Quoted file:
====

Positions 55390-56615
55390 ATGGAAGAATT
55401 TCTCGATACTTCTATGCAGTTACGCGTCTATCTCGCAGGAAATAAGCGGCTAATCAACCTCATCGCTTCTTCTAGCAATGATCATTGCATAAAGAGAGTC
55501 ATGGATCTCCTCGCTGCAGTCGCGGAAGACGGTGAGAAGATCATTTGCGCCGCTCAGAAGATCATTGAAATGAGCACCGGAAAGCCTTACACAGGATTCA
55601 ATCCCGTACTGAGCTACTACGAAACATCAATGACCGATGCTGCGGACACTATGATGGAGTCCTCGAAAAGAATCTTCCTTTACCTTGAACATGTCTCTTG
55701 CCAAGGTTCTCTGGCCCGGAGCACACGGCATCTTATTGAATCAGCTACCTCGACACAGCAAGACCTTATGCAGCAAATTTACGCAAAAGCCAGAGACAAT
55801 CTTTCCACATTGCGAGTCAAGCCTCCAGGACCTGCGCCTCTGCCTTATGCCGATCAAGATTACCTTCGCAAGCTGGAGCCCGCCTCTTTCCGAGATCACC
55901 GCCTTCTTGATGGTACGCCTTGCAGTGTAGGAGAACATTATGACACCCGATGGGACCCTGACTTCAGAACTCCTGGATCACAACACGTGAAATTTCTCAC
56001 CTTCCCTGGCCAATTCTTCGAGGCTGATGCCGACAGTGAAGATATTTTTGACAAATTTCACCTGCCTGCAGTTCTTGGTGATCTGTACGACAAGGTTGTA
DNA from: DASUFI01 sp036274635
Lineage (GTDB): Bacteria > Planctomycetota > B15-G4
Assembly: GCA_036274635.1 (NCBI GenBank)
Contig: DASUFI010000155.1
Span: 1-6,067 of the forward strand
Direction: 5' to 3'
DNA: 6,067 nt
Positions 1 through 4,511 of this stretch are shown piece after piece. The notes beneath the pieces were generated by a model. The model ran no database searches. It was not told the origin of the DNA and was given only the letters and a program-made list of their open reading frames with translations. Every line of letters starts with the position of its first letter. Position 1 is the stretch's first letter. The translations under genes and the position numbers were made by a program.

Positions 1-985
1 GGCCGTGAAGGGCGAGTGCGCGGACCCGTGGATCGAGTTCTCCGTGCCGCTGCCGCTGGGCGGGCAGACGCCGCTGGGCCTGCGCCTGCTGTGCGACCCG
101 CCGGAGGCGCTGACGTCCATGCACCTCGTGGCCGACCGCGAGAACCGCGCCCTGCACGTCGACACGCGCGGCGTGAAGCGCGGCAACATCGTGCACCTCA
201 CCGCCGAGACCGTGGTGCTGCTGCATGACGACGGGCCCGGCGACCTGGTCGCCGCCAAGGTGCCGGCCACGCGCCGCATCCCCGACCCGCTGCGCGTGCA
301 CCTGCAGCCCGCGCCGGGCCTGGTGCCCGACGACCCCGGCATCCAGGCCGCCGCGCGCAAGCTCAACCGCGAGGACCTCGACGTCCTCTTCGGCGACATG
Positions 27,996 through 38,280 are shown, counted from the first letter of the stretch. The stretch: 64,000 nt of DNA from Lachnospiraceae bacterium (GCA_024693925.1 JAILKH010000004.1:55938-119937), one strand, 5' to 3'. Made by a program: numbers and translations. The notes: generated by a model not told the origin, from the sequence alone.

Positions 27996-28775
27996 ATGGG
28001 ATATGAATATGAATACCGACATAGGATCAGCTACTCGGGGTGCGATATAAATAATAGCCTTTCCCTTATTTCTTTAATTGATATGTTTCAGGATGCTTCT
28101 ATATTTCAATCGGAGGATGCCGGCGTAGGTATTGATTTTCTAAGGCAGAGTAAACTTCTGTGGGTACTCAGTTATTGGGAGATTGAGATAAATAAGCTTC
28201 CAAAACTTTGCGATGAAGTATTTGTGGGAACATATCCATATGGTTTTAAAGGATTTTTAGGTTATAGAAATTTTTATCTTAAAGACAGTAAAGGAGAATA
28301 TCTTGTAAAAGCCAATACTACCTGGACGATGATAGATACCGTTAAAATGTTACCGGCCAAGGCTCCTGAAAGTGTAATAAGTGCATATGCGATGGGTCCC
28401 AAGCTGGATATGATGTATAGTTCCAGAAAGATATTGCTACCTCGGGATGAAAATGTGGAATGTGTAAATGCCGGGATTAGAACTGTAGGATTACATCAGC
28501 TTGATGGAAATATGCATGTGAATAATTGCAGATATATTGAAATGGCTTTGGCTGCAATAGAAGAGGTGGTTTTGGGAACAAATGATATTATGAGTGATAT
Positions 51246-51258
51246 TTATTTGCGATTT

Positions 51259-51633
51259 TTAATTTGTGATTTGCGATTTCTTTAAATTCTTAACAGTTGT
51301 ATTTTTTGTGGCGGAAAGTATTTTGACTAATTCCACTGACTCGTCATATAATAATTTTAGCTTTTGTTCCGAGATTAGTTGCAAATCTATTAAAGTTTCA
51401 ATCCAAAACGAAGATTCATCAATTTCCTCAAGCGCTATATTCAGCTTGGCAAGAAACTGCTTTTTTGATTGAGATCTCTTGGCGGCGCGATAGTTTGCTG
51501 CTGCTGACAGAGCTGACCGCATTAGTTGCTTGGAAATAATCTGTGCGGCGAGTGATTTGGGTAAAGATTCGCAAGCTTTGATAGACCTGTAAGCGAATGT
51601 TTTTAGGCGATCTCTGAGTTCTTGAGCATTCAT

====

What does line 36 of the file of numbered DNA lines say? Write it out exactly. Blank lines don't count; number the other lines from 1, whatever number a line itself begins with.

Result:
51301 ATTTTTTGTGGCGGAAAGTATTTTGACTAATTCCACTGACTCGTCATATAATAATTTTAGCTTTTGTTCCGAGATTAGTTGCAAATCTATTAAAGTTTCA